Mandukya Upanishad (Gaudapa Karika and Shankara Bhashya)

by Swami Nikhilananda | 1949 | 115,575 words | ISBN-13: 9788175050228

This is verse 3.14 of the Mandukya Karika English translation, including commentaries by Gaudapada (Karika), Shankara (Bhashya) and a glossary by Anandagiri (Tika). Alternate transliteration: Māṇḍūkya-upaniṣad 3.14, Gauḍapāda Kārikā, Śaṅkara Bhāṣya, Ānandagiri Ṭīkā.

Sanskrit text, IAST transliteration and English translation

जीवात्मनोः पृथक्त्वं यत् प्रागुत्पत्तेः प्रकीर्तितम् ।
भविष्यद्वृत्या गौणं तन्मुख्यत्वं हि न युज्यते ॥ १४ ॥

jīvātmanoḥ pṛthaktvaṃ yat prāgutpatteḥ prakīrtitam |
bhaviṣyadvṛtyā gauṇaṃ tanmukhyatvaṃ hi na yujyate || 14 ||

14. The separateness of Jīva and Ātman which has been declared in (the ritual portion of the) Upaniṣad, dealing with the origin (of the universe), is only figurative, because this portion (of the Vedas) describes only what is to be. This statement regarding separateness can never have any meaning as truth.

Shankara Bhashya (commentary)

(Objection)—Even the Śruti has already declared the separateness of the Jīva and the Supreme Self in that part of the Upaniṣad which describes the creation (of the universe), i.e., in the ritual portion (Karmakāṇḍa) of the Vedas. The texts of the Karma - kāṇḍa, referred to here, describe the Supreme Puruṣa who had multiple desire, in such words as, “desirous of this,” “desirous of that,” “He,1 the Highest, supported the heaven and the earth,” etc. This being the case, how is it possible, when there is a conflict between the knowledge portion and the ritual portion of the Vedas, to conclude that the unity underlying the meaning of the knowledge portion (of the Vedas) is alone reasonable and accurate?

(Reply)—Our reply is as follows:—The seperateness (of Jīva and Paramātman) described in the Karma - kāṇḍa (ritual portion of the Vedas)—anterior to such Upaniṣadic statements dealing with the creation of the universe as “That from which all these beings emanate,” “As small sparks (come out) from fire,” “The Ākāśa has evolved from that which is this Ātman,” “It created heat”—is not real from the absolute.standpoint.

(Objection)—What is it then?

(Reply)—It has only a secondary meaning. The separateness (between Jīva and Paramātman implied in these passages) is like that between the undifferentiated3 ether (Mahākāśa) and the ether enclosed in the jar (Ghaṭākāśa). This statement is made with reference to a future3 happening as in the case of another statement we often make, “He is cooking rice.” For, the words describing separateness (of Jīva and Paramātman) can never reasonably uphold such separateness as absolutely real, as the statements regarding the separateness of Ātman only reiterate the multiple experiences of those beings who are still under the spell of their inborn4 Avidyā or ignorance. Here5 in the Upaniṣads, the texts regarding the creation, destruction, etc., of the universe are meant only to establish the identity of Jīva and the Supreme Self, as is known from the texts, “That thou art,” “He does not know who knows I am another and he is another”. In other words, in the Upaniṣads the purpose of the Śruti is to establish the identity (of Jīva and Brahman). Keeping in view this identity which is going to be established later on, the (dualistic) texts only reiterate the common6 experience of multiplicity (due to ignorance). Therefore these (dualistic) texts are only metaphorical. Or, the Kārikā may be explained thus:—The scriptural text, “He is one and without a second,” declares the (complete) identity of Jīva and Brahman even before creation, denoted by such passages as, “He saw,” “He created fire,” etc. The culmination is, again, that identity as is known from such Śruti passages as, “That is the Reality; He is the Ātman. That thou art”. Now, if keeping in view this future identity, the separateness of Jīva and Ātman has been declared in some texts, it must have been used in a metaphorical way as is the case with the statement “He is cooking rice”.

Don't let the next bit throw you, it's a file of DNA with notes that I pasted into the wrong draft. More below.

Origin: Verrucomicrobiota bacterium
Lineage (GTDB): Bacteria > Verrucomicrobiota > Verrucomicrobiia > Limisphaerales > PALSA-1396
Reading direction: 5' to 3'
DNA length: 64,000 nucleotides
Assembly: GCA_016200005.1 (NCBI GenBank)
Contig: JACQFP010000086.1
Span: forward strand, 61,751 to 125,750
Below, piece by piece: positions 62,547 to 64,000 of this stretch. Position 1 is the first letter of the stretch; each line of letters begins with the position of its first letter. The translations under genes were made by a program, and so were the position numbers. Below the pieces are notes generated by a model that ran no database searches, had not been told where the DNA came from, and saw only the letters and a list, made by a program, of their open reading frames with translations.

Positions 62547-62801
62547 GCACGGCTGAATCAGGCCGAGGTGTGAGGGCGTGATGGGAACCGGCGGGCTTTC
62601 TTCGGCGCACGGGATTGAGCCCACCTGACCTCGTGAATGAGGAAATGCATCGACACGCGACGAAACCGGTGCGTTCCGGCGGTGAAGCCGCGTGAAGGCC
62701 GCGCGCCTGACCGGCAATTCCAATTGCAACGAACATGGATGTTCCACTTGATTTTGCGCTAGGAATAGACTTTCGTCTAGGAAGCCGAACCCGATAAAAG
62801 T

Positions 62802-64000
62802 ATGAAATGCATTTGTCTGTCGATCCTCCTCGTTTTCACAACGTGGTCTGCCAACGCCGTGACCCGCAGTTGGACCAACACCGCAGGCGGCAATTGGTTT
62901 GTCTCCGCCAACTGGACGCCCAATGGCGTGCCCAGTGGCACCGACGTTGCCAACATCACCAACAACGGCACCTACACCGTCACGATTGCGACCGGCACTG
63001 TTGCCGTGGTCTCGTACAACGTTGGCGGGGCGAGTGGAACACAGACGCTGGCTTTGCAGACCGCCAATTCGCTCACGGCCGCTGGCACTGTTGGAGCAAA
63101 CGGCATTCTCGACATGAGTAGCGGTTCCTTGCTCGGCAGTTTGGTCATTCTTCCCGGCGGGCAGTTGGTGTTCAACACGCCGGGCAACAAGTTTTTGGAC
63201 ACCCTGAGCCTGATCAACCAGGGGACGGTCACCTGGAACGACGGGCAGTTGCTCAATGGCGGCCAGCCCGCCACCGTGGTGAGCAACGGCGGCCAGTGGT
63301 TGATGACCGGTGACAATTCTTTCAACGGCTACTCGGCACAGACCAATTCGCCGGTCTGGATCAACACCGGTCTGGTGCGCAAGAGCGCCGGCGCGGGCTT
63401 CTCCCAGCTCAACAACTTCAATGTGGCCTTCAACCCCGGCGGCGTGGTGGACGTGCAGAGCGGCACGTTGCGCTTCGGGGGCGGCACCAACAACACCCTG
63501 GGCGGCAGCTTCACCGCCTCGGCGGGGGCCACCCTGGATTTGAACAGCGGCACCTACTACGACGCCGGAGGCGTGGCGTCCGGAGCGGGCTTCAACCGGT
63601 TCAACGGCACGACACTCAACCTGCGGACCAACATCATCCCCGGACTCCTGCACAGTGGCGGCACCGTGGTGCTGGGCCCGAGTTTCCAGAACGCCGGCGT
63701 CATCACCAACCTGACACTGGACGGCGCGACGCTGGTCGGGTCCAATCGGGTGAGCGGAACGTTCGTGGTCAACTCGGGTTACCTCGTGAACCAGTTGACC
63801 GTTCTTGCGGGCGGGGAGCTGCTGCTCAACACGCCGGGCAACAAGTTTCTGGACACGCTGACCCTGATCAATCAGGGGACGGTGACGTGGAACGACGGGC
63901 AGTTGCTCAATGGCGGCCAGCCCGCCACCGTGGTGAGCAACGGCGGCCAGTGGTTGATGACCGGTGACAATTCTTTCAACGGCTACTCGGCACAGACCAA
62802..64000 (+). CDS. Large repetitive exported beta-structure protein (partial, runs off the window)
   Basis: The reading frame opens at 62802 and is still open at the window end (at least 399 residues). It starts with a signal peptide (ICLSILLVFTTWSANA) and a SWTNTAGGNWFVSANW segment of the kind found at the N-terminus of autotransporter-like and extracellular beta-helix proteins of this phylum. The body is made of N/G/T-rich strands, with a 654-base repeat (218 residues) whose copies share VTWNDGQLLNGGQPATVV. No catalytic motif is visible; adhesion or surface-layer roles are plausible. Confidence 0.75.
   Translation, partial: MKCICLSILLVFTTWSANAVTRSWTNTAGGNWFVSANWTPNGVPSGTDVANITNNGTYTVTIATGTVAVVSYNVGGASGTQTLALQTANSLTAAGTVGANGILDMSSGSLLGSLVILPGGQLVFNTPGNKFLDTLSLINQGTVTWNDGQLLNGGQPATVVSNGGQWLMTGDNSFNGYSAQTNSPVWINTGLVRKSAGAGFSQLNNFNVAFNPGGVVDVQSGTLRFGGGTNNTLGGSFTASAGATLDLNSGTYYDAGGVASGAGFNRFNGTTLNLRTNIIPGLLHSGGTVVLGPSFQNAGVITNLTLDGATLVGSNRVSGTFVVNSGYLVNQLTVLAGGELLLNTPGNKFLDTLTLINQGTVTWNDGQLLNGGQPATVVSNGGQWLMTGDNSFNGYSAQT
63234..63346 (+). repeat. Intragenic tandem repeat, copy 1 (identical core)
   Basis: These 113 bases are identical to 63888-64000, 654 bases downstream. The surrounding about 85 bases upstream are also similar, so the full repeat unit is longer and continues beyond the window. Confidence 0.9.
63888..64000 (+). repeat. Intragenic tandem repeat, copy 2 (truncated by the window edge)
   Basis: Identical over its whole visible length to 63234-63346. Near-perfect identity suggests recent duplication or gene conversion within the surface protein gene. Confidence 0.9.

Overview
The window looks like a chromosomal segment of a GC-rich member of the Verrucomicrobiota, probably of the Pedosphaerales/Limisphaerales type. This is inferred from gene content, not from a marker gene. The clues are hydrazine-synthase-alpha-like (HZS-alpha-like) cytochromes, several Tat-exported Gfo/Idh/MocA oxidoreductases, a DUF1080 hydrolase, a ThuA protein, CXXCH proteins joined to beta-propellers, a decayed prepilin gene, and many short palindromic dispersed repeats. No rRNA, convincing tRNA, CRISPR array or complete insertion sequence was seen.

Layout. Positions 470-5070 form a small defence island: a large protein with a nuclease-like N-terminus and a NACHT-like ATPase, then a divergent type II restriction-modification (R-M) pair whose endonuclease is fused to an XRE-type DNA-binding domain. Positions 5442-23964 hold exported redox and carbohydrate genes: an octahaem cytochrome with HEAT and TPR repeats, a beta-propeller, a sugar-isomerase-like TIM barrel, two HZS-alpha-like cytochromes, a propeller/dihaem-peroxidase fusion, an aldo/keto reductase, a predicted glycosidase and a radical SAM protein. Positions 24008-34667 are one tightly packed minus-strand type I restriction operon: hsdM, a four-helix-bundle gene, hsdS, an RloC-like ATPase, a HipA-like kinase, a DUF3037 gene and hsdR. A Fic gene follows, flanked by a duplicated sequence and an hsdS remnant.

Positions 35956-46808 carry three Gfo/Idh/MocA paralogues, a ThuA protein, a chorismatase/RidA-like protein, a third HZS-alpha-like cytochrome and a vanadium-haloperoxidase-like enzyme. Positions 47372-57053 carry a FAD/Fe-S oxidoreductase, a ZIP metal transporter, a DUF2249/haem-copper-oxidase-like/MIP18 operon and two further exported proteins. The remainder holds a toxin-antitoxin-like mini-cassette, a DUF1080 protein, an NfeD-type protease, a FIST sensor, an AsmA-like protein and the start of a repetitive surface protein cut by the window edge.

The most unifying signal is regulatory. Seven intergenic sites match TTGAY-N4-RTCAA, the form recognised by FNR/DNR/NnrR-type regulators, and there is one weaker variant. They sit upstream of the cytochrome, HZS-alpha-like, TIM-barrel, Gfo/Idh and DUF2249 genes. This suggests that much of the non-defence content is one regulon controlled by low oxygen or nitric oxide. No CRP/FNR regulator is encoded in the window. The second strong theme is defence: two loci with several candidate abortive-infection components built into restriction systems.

Anandagiri Tika (glossary)

1 Hei.e., Hiraṇyagarbha or the cosmic soul.

2 Undifferentiated, etc.—The difference between the Ghaṭākāśa and the Mahākāśa is only due to the upādhi or the limiting adjunct of the ghaṭa or the jar. In reality it is the identical Ākāśa that is perceived in the great expanse of the ether, as well as in the jar. Similarly, the Jīva is thought of as different from the Ātman when the former is limited by the upādhis of Antaḥkaraṇa and body.

3 Future, etc.—The Vedas make the statement regarding the separateness of Jīva and Brahman keeping in view the experience of multiplicity by. the ignorant people. The idea of past, present and future is formed only in the realm of ignorance. When the grain (i.e., the uncooked rice) is boiled, people say that the rice (cooked rice) is boiled. This sort of statement is common parlance. Here the present tense is used keeping in view a future happening. Similarly the scriptures speak of duality before creation with a view to indicating the future state of Knowledge when multiplicity is known to be unreal.

4 Inborn—It is because no cause can be traced of Avidyā.

5 Here, etc.—The aim of the dualistic statements of the Śruti is to establish ultimately the identity of Jīva and Brahman. The Upaniṣads accept the empirical view of the world as it appears and explain it by saying that Brahman who is both the material and efficient cause of the universe, created the world with all its beings and then entered into all as the living Self. This explanation establishes the unity of Brahman and Jīva, the apparent difference being ascribed to ignorance. The import of the Śruti is this: The non-dual Brahman alone exists. He is birthless, causeless and changeless. If one sees multiplicity that is also Brahman. The experience of multiplicity in the non-dual Brahman is due to Avidyā.

6 Common, etc.—This is due to ignorance.

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